All emotions are fuel and fodder for our own growth. Once we have felt them and taken from them what we need to take from them then they are free to move through us and pass away. Feelings, emotions are just energy (E) in motion; they are meant to come and go. When we don’t feel them, when we don’t give them room to be, then they hang around inside us. They become our unresolved issues. They fester and solidify in us. Our hearts harden in accordance with this and our growth is stunted. What we resist persists within us until we find the courage to soften our hearts enough to begin the feeling process. There is no way round this. We cannot know our own beauty without knowing our own ugliness. We cannot know our own divinity without knowing our humanity too. This is just the way it is – we are spirit beings (divine beings) that have chosen to become earthly, human (from humus/soil/earth) beings in order that we may experience our own nature. We need to live and breathe and grow in a world of relativity if we are to know ourselves at all. Accepting the limitations of being human without succumbing to them is the true meaning of being humble.
If we refuse to accept our own divinity them we flounder in a false humility. If we reach only for the divinity and what we deem to be good then we fall into arrogance and false pride. If we seek the light without the dark or vice versa we will never grow into the fullness of ourselves. Our growth will always be limited, partial and incomplete and based on very shaky foundations.
If we want to grow we must follow the middle way where both light and dark influence us. The middle way is not an easy path and it is not for the faint hearted. it seems that many are called to it but few choose to follow it! However if we don’t want to stay stuck in outdated modes of thinking, in traditions that no longer serve us, in beliefs that we no longer feel to be true, in jobs that no longer satisfy us, in relationships that no longer nurture us or in bodies that no longer work for us then we must reach deep into the pain and uncomfortable parts of our lives and reclaim what we find there.
There is no need to fear the dark - remember how the bible promised us that the darkness would never overcome the light? If we think about this we know it to be true. Shadows cannot exist without the light that created them – so darkness is always secondary to light. Darkness is our second nature; light our first nature. Knowing this we can learn to feel our way through the darkness like a blind person feels their way through life, trusting that the light is still there even if we can't see it at this particular time (just as we know that the sun is still shining even when it is obscured from our sight by clouds!). When we allow to feel without judging the feeling then we open ourselves to feel/sense/intuit/ and respond to the light that is always present within, around and before us.
Feeling the darkness rather than reacting to it enables us to respond to the light and when we respond to both we are whole and our own holiness blossoms as a radiant beauty for all to see.
Do you ever long to just be left alone? Do you ever find yourself saying I just need some space? Does the phrase ‘Stop the world I just want to get off’ ever resonate with you?
I know I answer a deep heartfelt ‘Yes!’ to all of these questions.
I get over whelmed easily if my social diary gets too full, if the days are too busy, if I spend too much time with other people at the expense of time on my own and yet it is not easy to admit to the need for my own company, my need for time out from the routines of life, my need for space.
Time out for good behaviour.
We are all familiar with this saying. The idea behind it is that we reward ourselves with our much longed for, precious ‘time out’ ONLY when we have completed all, or the majority, of the things on our seemingly endless list of things that must be done. ‘Time out’ is seen as a reward for good behaviour. But what if our usage of this saying is all wrong and we’ve actually got it all back to front?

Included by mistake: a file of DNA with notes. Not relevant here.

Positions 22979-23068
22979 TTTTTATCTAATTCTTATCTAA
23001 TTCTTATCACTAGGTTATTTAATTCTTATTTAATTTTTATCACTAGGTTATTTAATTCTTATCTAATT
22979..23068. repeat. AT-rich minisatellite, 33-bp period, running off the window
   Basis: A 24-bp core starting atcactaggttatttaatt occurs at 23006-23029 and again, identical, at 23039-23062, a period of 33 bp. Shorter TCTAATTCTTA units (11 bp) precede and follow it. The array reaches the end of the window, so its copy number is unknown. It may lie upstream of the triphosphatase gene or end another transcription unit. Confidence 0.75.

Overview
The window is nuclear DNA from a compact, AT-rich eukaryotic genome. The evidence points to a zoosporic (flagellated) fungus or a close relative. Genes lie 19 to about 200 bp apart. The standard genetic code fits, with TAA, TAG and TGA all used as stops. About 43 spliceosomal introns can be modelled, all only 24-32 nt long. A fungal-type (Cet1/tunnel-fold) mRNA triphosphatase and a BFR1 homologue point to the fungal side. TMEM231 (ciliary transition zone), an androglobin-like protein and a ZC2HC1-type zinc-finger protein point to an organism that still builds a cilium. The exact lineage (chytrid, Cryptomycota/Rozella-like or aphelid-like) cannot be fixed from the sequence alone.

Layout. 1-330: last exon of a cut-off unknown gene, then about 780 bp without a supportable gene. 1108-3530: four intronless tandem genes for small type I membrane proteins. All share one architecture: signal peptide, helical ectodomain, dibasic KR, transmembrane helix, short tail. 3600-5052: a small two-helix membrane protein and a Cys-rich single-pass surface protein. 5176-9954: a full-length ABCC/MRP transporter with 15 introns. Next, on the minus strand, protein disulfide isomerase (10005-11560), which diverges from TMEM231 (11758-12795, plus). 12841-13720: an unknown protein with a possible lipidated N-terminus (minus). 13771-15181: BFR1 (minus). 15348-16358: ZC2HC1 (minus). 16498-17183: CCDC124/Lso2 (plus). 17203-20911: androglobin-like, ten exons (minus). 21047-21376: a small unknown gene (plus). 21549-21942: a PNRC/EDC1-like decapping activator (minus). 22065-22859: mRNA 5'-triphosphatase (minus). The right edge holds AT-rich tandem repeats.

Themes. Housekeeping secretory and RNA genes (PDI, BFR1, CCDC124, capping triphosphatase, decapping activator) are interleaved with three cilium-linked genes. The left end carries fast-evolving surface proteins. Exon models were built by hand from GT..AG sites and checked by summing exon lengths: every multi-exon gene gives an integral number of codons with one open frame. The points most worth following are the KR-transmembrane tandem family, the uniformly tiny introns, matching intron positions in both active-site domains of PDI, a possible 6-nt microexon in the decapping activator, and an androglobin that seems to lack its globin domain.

What if time out for good behaviour actually means that we need first and foremost to experience ‘time out’ in order to allow ourselves time to behave in ways that are different to our normal ways of behaving? This might mean having ‘time out’ for quiet reflection, to catch our breath, for meditation or just to relax and be still. In this way time out for good behaviour isn’t a reward for being good but a crucial and important way to connect with our own innate goodness, our own inner ‘good/god’ self.
I believe that our need for ‘time out’ is so much more than a need to withdraw from people. It is a need to connect with our own inner spaciousness. The word alone is often misunderstood - it is actually two words ( all one ) rolled into one. To be alone means to be in the place where we are all one, to be whole and reconciled to the Oneness at the heart of life.
We need space because we are space.
Scientists tell us that we are composed of 99.9% space. There is so much more to us than meets the eye. We are all energetic beings and at any one time we are composed both of energy that is unseen (i.e. empty of matter) and energy that appears as solid matter. The energy that is unseen is our spirit energy. Spirit energy is our own inner spaciousness, it is the non-material aspect of our being, the life that we are as opposed to the life that we have. When we can connect with this spacious part of ourselves we find that our lives are enriched with some wonderful qualities - gentleness, peace, joy, love, calmness, kindness and an enduring capacity for inner contentment. These qualities of spirit are vital to our health and well being and yet many of us still find it hard take the ‘time out’ that is necessary in order for us to experience these qualities on a regular basis.
Why is this?
The opinions I express here are my own. However I offer them with the word 'syat' next to them. 'Syat' is a word used by the Jain Tribe in India which means 'To the best of my knowledge SO FAR.' In the spirit of openness I invite comments from anyone whether you agree with my point of view or not. In this way we can all learn and grow together. Thank you.